In 1976, Taliesin was declared a National Historic Landmark by The National Park Service. Since then, Taliesin joined the ranks of “Priority 1” threatened landmarks — a status shared by only 5% of the nation’s other 2,500 National Historic Landmarks. In 1994, Taliesin was put on the list of America's 11 Most Endangered Historic Places by the National Trust for Historic Preservation.
Taliesin is a gem set in the rolling countryside, and like anything of great value, it requires constant attention and care.
Like any building, Taliesin remains exposed to the elements and suffers the ravages of the often harsh Wisconsin climate. In time, routine repair and maintenance must be supplemented with more intensive physical intervention. For Taliesin, that time is now.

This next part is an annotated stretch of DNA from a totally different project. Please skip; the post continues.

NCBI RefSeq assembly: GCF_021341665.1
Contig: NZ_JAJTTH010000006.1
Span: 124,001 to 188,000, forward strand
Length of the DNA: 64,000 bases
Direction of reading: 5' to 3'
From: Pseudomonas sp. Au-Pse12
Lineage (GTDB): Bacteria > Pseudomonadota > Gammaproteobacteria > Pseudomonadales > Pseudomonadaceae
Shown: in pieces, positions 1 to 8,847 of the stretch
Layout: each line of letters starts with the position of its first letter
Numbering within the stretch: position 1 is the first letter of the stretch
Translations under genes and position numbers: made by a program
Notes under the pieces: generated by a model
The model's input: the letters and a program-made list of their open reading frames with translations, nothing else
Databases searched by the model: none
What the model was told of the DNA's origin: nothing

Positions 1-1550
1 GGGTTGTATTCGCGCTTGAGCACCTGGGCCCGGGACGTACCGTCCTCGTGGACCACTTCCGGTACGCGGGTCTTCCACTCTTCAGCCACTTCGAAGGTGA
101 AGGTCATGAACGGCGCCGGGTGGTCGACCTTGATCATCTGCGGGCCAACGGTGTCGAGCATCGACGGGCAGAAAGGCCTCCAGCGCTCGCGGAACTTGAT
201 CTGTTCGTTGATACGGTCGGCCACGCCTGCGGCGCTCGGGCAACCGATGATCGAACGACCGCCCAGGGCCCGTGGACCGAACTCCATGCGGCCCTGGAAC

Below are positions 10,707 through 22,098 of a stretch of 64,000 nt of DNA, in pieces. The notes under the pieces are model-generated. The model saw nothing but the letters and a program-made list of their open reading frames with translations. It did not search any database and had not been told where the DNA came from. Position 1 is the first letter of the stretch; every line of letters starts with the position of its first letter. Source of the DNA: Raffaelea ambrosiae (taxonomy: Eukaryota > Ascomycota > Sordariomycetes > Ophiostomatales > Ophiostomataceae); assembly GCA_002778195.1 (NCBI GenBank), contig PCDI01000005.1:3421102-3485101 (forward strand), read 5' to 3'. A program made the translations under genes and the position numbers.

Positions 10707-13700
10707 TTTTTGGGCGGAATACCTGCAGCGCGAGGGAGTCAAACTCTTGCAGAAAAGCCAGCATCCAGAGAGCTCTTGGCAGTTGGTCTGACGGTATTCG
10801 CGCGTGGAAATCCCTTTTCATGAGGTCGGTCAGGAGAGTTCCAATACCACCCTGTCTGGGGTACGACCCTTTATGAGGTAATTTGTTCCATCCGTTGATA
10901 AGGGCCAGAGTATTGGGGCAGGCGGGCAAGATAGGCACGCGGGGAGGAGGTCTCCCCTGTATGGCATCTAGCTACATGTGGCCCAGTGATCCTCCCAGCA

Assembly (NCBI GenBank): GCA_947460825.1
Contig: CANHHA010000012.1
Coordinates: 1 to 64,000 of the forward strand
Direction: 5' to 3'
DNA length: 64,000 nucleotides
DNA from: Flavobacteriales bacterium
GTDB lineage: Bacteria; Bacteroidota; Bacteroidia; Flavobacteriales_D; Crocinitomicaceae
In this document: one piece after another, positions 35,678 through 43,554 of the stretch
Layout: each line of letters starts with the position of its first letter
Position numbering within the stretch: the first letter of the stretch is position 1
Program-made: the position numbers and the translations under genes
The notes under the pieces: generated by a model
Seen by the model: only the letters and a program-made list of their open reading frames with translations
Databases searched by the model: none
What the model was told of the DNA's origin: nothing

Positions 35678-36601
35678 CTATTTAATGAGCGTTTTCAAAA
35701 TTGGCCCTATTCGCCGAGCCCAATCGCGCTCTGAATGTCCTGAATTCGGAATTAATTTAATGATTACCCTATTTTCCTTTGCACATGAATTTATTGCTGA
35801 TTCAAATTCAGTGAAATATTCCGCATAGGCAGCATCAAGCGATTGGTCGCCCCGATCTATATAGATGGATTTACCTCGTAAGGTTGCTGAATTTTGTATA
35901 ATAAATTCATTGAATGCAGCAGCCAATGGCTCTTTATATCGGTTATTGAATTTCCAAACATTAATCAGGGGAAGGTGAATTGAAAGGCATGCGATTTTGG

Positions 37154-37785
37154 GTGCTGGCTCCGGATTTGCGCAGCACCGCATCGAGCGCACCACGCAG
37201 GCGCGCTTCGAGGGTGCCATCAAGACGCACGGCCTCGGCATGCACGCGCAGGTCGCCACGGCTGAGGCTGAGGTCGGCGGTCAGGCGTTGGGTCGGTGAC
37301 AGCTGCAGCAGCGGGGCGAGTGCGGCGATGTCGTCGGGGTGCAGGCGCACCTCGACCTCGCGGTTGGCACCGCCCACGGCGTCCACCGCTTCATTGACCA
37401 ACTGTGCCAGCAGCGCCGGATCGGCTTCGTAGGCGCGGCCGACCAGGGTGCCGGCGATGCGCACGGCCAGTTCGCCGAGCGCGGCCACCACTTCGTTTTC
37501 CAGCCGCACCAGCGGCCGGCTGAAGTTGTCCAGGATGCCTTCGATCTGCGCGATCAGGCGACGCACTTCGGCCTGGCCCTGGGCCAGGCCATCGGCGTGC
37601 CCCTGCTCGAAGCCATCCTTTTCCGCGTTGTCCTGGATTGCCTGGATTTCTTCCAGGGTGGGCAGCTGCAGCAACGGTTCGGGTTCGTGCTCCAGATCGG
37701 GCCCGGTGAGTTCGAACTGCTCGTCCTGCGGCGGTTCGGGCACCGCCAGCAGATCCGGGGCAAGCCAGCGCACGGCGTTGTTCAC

Our in-depth preservation efforts thus far have given us greater insight into Frank Lloyd Wright and his work while expanding our understanding of the vision that drove his techniques. Taliesin offers scholars and visitors alike an unrivaled opportunity to experience the breadth and depth of Wright’s genius.